They finished their concert with two songs arranged by Ralph Vaughan Williams: The Dark-Eyed Sailor and with punch and panache Just As The Tide Was Flowing. The Wordsworth Singers have now become firmly established in the Cumbrian musical scene and I wish them much success with their Scottish tour.


020414romanceRomance is in the Air

Theatre by the Lake, Keswick
14 April 2002

"ROMANCE is in the Air" claimed the programme of the Wordsworth Singers, and three Monteverdi madrigals had everyone in agreement from the start.

But there were other delights to follow as prize-winning young violinist Emma Hancock delivered a stunning performance: Ravel's G-Major Sonata, and co-directors Michael Hancock and Charles Harrison dueted at the piano in a couple of Dvorak‚Äôs Slavonic Dances, including the haunting E-Minor waltz.  They also combined to accompany the choir in Brahms's Love-song Waltzes.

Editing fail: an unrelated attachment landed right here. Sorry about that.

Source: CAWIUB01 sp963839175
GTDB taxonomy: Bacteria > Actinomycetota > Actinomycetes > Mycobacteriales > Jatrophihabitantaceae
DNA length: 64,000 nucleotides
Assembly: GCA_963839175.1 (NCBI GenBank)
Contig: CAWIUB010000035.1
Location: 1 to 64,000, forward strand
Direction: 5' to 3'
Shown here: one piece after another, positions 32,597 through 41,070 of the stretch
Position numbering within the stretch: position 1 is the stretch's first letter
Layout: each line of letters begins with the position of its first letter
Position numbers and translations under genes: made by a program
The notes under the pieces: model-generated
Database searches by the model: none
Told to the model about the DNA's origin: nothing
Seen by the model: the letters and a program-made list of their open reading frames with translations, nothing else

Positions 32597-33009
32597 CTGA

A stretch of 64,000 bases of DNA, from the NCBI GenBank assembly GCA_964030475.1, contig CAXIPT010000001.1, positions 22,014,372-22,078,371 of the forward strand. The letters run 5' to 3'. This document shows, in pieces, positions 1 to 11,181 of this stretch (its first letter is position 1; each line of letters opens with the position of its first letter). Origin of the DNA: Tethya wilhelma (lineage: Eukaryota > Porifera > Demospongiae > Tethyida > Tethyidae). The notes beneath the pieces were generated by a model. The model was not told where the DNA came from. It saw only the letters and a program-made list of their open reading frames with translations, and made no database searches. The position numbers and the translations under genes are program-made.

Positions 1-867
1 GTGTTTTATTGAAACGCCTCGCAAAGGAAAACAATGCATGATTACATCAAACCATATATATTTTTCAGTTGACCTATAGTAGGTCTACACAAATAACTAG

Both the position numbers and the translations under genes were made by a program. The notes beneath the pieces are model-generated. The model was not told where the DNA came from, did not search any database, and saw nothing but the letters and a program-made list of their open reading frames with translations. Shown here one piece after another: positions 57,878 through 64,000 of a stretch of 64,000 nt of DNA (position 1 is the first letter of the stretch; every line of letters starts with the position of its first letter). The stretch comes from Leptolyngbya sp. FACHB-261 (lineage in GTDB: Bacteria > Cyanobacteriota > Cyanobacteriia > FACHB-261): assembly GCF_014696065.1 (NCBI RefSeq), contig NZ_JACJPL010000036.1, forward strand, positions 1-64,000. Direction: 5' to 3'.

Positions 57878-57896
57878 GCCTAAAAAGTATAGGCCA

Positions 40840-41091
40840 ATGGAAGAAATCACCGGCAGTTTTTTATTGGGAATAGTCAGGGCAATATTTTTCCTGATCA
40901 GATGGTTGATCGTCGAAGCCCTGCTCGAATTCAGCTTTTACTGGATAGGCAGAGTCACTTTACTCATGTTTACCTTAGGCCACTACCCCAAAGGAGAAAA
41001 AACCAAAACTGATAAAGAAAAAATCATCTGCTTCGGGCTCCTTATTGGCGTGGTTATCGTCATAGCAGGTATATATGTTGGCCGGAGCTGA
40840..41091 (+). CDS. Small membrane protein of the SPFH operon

Alistair Hogarth showed pianistic brilliance in partnering Emma in Ravel's Sonata, if not quite her instinct for jazz.  Ravel became hooked on Gershwin's music after seeing Funny Face in New York and, given the right performers, as here, it shows.  The young duo also excelled in Tzigane.

With Michael Hancock up front and Charles at the piano, the choir sang the Gypsy Songs in style.  Being in love with Vienna becomes more difficult as the sequence of love-songs unfolds.  The phrasing really needs to take wing - a matter of linguistic and musical fluency.  But singers have lives to live and other concerts to deliver and overall there was so much to admire.  The crystalline quality of the sopranos topping such a well-blended ensemble in the Monteverdi piece remains an abiding impression.

Quick! We Have But A Second ran the unromantic encore, and the audience took the words literally, bursting in with premature applause.  It brought the proceedings down to earth with a bang and good humour all round.